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Man Did Have 'Boners,' Literally; Scientists Explain How We Lost It

Dec 16, 2016 10:43 AM EST
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Man Did Have 'Boners,' Literally; Scientists Explain How We Lost It
The presence of a baculum, or a penis bone, has baffled scientists for decades. It can be as long as a finger in monkeys and two feet long in walruses, but it is completely gone in humans.
(Photo : Photo by Sion Touhig/Getty Images)

Despite being a playful term, it appears the word "boner" does have a sense of reality to it. The presence of a baculum, or a penis bone, has baffled scientists for decades. It can be as long as a finger in monkeys and two feet long in walruses, but it is completely gone in humans.

Why? Scientists are starting to get an answer.

According to The Guardian, scientists are starting to "map" out the evolutionary story of the baculum by tracing its appearances in mammals and primates throughout history. They discovered that the penis bone evolved in mammals more than 95 million years ago and was present in the first primates around 50 million years back.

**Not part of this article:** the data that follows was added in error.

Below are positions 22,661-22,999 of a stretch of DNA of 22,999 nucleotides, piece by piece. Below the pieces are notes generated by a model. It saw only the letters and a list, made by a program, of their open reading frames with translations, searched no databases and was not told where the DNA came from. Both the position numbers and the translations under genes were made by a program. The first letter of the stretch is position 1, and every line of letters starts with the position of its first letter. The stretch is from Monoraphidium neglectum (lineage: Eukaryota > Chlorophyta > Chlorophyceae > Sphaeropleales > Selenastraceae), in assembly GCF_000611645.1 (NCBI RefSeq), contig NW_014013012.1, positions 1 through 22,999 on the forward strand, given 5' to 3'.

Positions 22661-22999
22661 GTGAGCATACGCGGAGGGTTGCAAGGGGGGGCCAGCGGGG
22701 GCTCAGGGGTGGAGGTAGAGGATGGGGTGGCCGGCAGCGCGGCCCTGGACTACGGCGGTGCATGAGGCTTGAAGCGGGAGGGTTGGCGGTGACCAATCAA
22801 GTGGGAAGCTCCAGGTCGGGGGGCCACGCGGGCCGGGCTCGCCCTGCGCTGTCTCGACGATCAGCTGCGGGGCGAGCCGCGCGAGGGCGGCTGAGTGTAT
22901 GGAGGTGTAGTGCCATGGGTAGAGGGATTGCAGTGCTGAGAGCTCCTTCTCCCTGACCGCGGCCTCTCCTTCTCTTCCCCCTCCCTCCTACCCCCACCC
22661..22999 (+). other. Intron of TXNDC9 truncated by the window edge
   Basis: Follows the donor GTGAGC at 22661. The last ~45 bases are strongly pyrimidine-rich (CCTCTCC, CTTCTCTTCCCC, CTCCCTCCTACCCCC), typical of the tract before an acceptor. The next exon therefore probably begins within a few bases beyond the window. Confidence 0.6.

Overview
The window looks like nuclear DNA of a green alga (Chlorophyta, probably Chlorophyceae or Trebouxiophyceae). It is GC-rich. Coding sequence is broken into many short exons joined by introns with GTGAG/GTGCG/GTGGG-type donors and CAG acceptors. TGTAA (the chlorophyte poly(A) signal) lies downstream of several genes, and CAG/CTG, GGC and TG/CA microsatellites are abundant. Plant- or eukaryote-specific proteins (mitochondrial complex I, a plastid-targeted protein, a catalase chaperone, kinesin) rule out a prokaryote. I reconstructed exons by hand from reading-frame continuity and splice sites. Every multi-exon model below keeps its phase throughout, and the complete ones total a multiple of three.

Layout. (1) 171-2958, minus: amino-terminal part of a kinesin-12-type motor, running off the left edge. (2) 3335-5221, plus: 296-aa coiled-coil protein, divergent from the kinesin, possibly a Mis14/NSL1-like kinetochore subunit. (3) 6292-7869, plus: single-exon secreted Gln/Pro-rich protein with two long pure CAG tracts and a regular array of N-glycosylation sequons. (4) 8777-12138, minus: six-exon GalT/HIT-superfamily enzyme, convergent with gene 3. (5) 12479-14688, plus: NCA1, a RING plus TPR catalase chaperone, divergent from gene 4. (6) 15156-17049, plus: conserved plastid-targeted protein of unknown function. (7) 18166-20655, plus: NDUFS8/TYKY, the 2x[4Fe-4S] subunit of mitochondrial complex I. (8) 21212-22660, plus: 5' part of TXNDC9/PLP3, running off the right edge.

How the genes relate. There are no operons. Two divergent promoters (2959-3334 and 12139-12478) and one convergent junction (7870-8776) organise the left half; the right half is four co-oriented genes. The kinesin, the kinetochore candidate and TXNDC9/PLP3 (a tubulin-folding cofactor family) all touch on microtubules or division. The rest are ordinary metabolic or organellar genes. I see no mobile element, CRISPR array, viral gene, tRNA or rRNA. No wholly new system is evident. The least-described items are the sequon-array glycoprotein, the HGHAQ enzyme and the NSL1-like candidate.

Now, the baculum has become larger in some animals and smaller than others. The 10-kilogram macaque has a five-centimeter baculum. This is five times the size of the baculum in the collared mangabey, a slightly larger monkey.

According to Science Magazine, Kit Opie and Matilda Brindle of the University College London said the penis bone length was longer in males that engaged in "prolonged intromission." This means, the act of penetration that lasted more than three minutes, which could help males impregnate females while keeping her away from competition.

The penis bone attaches at the tip of the penis rather than the base, and it provides structural support for male animals that engage in these activities.

According to their study, the penis bone in chimps is no longer than a human fingernail. The tininess of the bone correlates with the very short "spell" that the male spends mating, which is seven seconds. In chimpanzee groups, females tend to mate with all the males in what appears to be a strategy to reduce the risk of her children being killed by the older males.

Humans may have lost their penis bones when monogamy emerged as the "dominant" reproductive tactic by the time of Homo erectus about 1.9 million years ago. Scientists believe that the males do not have to spend a long time penetrating the female as she is not likely to be "leaped" upon by other males. Of course, this is just a theory.

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